An experimental approach to an introductory Blades in the Dark one-shot: 3 players, 6 PCs, two jobs

So I just ran a very interesting session of Blades with my partner and another couple we’re friendly with and have gamed with a fair bit (who are both highly accomplished LARP authors, which definitely impacts their approach to play). I wanted to streamline setup as much as possible, so by email this week, I had them choose their gang type and playbook. The idea was that I would pregen the characters numbers-wise, but leave blank the names and look and NPC choices—essentially, allow personalization.

Well, they were each drawn to basically two things. For crew type, I decided on Shadows over Hawkers, since they were fine with either, and for an introductory game Shadows is a very straightforward crew type. But as for the playbooks, I decided to just go ahead and make all six PCs, and then run two jobs happening simultaneously, each with a sub-crew of three. As we finished the crew setup, working out the initial faction relationships, I also asked them to use that setup to figure out why there was some sort of opportunity and/or crisis that required them to do two jobs at once.

Here’s what ended up happening: their crew, known as the High Line, has their hidden lair in an abandoned train car deep in the bowels of Gaddoc Station, in Nightmarket. While half the crew is off doing a planned heist for their patron, the other half hears from their allies in the Railjacks (essentially the gang from which come the PCs from John Harper’s related game Ghost Lines) that there’s been a train derailment right there in the station—there’s a ton of chaos, dead bodies, etc., but among the wreckage is a major Dagger Isles pirate treasure chest that can be looted!

We played out the previously planned heist first, with the “brains” half of the gang—the Lurk (infiltrator), Whisper (channeler / ghost wrangler), and Slide (spy / manipulator / “face”). The group’s patron was the disgruntled wife of a corrupt and philandering Bluecoat (police) Captain—she wanted to use the gang to help get dirt on her husband. She found out that a contact of his, an Iruvian diplomat named Cyrene Akarat, had just died / been murdered, and his body was on its way to the Crematorium to be incinerated. (By law, all bodies in the city of Duskvol must be incinerated to prevent ghosts from emerging.) She believed Cyrene had dirt on her husband the Bluecoat, and wanted the PCs to prevent the Iruvian’s body from being disintegrated, and instead to get the dirt from his ghost.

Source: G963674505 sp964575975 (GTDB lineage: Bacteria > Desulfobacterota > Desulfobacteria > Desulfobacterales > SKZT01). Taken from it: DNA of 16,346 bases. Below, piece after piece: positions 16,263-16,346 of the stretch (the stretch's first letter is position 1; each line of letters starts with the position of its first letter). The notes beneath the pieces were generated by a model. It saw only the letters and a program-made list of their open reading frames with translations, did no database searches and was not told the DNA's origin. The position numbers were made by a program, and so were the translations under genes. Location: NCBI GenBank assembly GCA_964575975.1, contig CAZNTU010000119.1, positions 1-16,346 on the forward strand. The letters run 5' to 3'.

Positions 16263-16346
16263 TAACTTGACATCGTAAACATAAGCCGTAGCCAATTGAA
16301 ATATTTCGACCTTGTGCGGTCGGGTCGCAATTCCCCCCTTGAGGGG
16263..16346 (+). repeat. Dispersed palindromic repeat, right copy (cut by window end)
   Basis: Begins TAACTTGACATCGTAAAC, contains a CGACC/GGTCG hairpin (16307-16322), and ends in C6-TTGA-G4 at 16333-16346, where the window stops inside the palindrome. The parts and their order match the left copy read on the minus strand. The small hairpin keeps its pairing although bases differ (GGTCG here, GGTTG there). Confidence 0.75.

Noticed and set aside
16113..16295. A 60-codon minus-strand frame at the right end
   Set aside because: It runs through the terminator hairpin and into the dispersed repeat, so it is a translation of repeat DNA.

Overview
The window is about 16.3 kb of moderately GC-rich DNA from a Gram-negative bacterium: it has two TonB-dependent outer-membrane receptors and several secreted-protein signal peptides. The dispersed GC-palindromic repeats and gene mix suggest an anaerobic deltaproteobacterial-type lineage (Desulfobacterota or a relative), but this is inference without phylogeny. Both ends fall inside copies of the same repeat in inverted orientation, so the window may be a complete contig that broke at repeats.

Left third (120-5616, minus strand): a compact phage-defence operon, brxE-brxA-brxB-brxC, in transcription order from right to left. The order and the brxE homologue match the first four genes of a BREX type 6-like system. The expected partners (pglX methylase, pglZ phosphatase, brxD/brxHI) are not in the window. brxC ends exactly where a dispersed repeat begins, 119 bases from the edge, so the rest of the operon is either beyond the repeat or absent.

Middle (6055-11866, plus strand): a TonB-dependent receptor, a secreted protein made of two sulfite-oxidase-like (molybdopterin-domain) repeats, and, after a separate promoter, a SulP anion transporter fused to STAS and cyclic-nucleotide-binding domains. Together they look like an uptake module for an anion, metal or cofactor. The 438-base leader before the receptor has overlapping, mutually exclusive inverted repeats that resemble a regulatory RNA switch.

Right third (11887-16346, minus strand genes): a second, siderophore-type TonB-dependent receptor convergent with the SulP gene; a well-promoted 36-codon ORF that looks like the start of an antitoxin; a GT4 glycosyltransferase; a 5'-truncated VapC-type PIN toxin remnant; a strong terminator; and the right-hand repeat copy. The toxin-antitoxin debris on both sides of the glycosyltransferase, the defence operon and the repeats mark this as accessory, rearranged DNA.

The players had a little trouble at first with the “not pre-planning” and just being spontaneous aspects of Blades. It took them some time, for example, to choose an Approach to that first job. Once they did, however, everything went smoothly. They had the absolute best rolls I’ve ever seen, for one thing, but more important, the players were quite comfortable just improvising the plan and heist details as we went. It involved swapping out the body of the diplomat for some random corpse they had, doing some Mission: Impossible style shenanigans with an “ectoplasmic Faraday cage,” and then summoning the ghost from the body on the top of an isolated rooftop nearby.

They ended up with their only failed roll of the entire mission being the last one, to Sway the ghost to give them the dirt: he only gave them part of the information, insisting that they smuggle his daughter out of the city first, since she is now a target after everything that happened.

Triumphant, the Lurk, Whisper, and Slide head back to their secret headquarters, only to find the rest of the gang gone. Where could they be?

I may post more about the other job when I have more stamina. But big picture: it was a chaotic fucking mess, with a Hound (sharpshooter), Cutter (bruiser), and Leech (tinkerer) blowing things up and swordfighting and literally killing cops in alleyways, and two of them ending up with a Trauma by the end (meaning they filled out their Stress tracks by Pushing themselves and Helping each other frequently). The players agreed that if we play again in the future, they will definitely mix up the two subgroups—the Hound / Cutter / Leech trio simply didn’t have anyone there to reign them in and prevent the situation from escalating. A fun though quite violent job, and very different in feel from the first job, which was satisfying to me as a GM as a way to showcase the game and its setting to new players.